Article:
FDA approves Rebel bare-metal stent

The FDA approved Boston Scientific’s Rebel stent system for treating patients with coronary artery disease. The bare-metal stent consists of a platinum chromium alloy and uses the same design as the company’s Promus Premier stent.

Low-dose heparin in radial PCI rivals bivalirudin at a fraction of its cost

Findings published July 5 in Lancet show low-dose heparin alone to be at least as effective and safe as bivalirudin alone when used in radial PCI in acute MI patients presenting with STEMI, if not more so.

At 2 years, zotarolimus-eluting stents safe, effective in patients with diabetes

Resolute zotarolimus-eluting stents were found to be as safe and effective after two years in small vessels and in patients with diabetes as those with larger diameters or patients without diabetes. In diabetic patients, outcomes were not significantly different between larger and smaller vessel diameters.

Everolimus-eluting stents safe, effective in complex patients at 1 year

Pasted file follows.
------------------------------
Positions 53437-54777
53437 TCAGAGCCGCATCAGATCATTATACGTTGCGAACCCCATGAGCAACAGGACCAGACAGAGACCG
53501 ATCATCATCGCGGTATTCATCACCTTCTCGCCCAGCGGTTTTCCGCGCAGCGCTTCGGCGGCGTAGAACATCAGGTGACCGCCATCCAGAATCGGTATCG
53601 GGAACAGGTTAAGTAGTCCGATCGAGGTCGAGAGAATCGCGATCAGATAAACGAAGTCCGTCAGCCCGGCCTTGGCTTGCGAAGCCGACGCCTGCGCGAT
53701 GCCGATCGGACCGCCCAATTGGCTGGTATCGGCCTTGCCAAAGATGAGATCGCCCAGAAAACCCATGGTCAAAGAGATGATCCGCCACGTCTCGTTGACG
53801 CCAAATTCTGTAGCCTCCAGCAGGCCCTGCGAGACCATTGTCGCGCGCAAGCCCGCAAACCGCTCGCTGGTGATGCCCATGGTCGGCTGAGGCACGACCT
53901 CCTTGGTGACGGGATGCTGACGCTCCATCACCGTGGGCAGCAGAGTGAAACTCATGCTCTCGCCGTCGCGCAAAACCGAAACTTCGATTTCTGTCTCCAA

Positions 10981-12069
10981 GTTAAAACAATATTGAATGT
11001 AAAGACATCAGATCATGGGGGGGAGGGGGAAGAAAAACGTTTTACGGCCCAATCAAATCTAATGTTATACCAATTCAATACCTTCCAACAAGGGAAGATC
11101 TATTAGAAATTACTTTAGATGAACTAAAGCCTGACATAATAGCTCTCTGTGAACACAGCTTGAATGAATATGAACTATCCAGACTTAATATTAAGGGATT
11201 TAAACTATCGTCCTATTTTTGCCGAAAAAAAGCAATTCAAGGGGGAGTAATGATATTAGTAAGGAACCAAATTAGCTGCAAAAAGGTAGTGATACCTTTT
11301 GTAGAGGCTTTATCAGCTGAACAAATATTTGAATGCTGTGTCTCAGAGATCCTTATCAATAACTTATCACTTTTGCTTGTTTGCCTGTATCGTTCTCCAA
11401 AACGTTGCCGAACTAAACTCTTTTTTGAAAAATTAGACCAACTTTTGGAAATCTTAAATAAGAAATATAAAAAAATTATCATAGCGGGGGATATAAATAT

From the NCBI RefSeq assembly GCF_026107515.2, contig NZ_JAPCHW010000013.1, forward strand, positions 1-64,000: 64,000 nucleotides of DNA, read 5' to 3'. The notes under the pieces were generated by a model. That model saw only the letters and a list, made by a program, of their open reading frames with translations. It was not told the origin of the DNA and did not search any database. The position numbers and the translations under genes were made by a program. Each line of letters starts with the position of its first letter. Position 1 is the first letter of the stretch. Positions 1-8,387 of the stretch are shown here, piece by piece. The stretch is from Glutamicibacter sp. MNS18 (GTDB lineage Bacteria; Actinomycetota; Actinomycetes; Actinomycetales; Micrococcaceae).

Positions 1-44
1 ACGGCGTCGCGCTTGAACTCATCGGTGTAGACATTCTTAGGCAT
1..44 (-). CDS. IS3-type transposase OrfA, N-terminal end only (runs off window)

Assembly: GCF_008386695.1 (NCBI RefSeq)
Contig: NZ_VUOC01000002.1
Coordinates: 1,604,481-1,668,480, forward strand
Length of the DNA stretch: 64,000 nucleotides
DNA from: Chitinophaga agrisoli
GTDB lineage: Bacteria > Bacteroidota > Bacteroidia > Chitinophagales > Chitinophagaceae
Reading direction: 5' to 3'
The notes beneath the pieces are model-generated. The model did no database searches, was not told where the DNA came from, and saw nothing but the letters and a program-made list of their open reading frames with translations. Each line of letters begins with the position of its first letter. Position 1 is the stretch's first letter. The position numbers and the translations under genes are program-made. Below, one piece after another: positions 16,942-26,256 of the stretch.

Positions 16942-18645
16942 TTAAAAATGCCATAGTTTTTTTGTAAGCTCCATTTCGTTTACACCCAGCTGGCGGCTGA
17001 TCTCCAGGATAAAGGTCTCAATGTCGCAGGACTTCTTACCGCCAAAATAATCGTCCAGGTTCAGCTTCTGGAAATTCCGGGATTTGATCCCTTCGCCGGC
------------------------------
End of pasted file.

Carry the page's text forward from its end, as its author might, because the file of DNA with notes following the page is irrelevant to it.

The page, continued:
In patients with small-vessel coronary artery disease, stenting creates a special set of concerns for providers. A study with XIENCE V everolimus-eluting stents has demonstrated that they are safe and effective in patients with small-vessel disease at one-year follow-up.

Some prasugrel prescribing runs counter to labeling

Prescribing patterns for the anticoagulant prasugrel suggest that there is ample room for improvement.

PCI volume-outcome link holds but threshold is unclear

Volume appears to be key in quality outcomes for PCI, however, the threshold number a provider must perform per year to stay in top form remains elusive, a study published June 17 in Circulation: Cardiovascular Quality and Outcomes stated.